On Scripture: Repairing Our Grief
My Uncle Norman fought in Europe during World War II. An artillery observer, he didn’t return with many “heroic” stories to tell. When I was little, he would roll out some souvenirs from the war, and I’d be impressed: German military dress knives and lovely table linens. I don’t recall all of the stories or how these things became his, but I’m pleased to report the table linens were a gift. His war experience was hardly glamorous.
Uncle Norman did tell of one harrowing experience. He and his partner were identified by German artillery, and they experienced exactly the treatment they dished out. Out in front of their own unit, as they always were, they heard a shot go just overhead and explode behind them. Then one fell just short. Placing a shell a bit to the left and one to the right, the Germans had them zeroed in. Uncle Norman’s friend panicked, frozen, stuck to the ground. And in the last minute – as he remembered it – my uncle tackled his partner and carried him to safety. Pretty dramatic stuff for a kid to hear.
When Uncle Norman was much older, he came close to death after gall bladder surgery. That night he experienced profound nightmares, the Lady Macbeth experience of bloody hands he could not cleanse. The next day, he told me a very different story than the ones I’d heard before. I believe I was the first to hear of the time when he called in the coordinates for an intersection across which a significant body of Germans was crossing. For 30 minutes, he said, he watched the effects of the barrage he had targeted. And now, 40 years later, his hands wouldn’t come clean.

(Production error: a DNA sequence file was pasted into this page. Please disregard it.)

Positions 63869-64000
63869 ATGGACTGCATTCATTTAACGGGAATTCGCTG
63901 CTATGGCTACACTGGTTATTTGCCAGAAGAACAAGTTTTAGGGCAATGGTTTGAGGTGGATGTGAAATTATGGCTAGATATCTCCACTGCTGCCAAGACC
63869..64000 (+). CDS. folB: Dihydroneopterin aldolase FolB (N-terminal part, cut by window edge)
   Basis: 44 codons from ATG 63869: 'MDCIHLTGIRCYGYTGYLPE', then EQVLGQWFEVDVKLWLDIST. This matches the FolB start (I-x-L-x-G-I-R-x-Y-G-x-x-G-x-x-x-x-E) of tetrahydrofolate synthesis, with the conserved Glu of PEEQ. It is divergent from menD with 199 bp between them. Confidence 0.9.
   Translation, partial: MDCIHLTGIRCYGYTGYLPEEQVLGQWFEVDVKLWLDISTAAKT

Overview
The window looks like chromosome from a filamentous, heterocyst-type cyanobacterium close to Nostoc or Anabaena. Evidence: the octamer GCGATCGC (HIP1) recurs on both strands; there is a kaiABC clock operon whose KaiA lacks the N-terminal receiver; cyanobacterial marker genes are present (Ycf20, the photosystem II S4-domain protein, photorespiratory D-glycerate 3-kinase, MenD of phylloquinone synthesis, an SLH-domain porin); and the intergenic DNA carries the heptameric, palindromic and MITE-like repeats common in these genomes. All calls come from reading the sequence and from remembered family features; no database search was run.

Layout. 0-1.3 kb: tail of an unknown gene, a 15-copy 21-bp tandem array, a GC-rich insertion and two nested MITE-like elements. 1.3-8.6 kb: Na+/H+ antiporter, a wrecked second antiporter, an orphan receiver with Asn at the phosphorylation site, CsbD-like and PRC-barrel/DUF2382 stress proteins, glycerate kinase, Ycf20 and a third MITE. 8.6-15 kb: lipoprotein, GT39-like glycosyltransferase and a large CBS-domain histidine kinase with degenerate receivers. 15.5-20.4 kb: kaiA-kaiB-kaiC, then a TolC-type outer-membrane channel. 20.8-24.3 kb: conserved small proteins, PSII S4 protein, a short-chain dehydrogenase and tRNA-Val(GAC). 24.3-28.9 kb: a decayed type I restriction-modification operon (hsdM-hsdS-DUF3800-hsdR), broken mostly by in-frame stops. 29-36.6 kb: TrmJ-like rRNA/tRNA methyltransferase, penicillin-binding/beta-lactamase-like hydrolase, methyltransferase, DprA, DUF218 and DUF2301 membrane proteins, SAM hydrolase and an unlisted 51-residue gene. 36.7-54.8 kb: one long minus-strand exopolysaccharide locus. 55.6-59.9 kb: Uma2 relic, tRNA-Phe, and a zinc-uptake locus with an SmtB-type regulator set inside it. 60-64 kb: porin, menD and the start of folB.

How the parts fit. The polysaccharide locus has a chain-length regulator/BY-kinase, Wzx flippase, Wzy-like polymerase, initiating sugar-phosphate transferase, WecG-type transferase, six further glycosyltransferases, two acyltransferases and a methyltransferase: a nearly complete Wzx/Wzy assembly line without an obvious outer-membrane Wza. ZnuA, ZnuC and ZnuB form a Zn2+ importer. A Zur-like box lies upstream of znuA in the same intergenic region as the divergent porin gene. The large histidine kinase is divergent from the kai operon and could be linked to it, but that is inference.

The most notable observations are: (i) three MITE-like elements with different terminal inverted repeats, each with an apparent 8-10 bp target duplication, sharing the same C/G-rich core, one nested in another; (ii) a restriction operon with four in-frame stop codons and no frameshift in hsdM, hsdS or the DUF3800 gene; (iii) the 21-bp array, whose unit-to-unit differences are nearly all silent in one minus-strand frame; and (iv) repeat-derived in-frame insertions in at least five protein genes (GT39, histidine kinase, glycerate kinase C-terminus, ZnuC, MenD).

Brite Divinity School in Fort Worth has recognized the kinds of injuries that occur to people whose life experiences have placed their moral character under undue stress. Under the leadership of theologian Rita Nakashima Brock, retired chaplain Colonel Herm Keizer, and biblical scholar Coleman Baker, the Soul Repair Center provides research, curricula, and training to help persons who suffer from moral injury (defined here). Imagine being a sniper for a police agency who finally fires that first shot in the line of duty – and watches the target die instantly. The sniper is doing her job by protecting other people from imminent danger, but it turns out that killing people is bad for the soul. (See Brock’s book, co-authored with Garbriella Lettini, Soul Repair: Recovering from Moral Injury after War.)
Moral injury isn’t identical to post-traumatic stress disorder (PTSD), though the two can be related. Moral injury happens when we transgress our basic moral beliefs and expectations. It can occur when we’ve done our best in impossible circumstances or when we’ve simply failed. Millions of people are living with moral injury in the United States alone.
John 21:1-19 features the risen Jesus and especially his relationship with Peter. John’s Gospel gives a distinctive role to Peter and places Peter second to the unnamed “Beloved Disciple.” (Church tradition identifies him as the disciple John, but the Gospel leaves him anonymous.) For example, when Mary reports the empty tomb to the disciples, these two run to the tomb. Not only does the Beloved Disciple outrun Peter, he also believes long before Peter is prepared to believe (20:1-10). The drama between these two disciples resumes just after our passage, in John 21:20-23.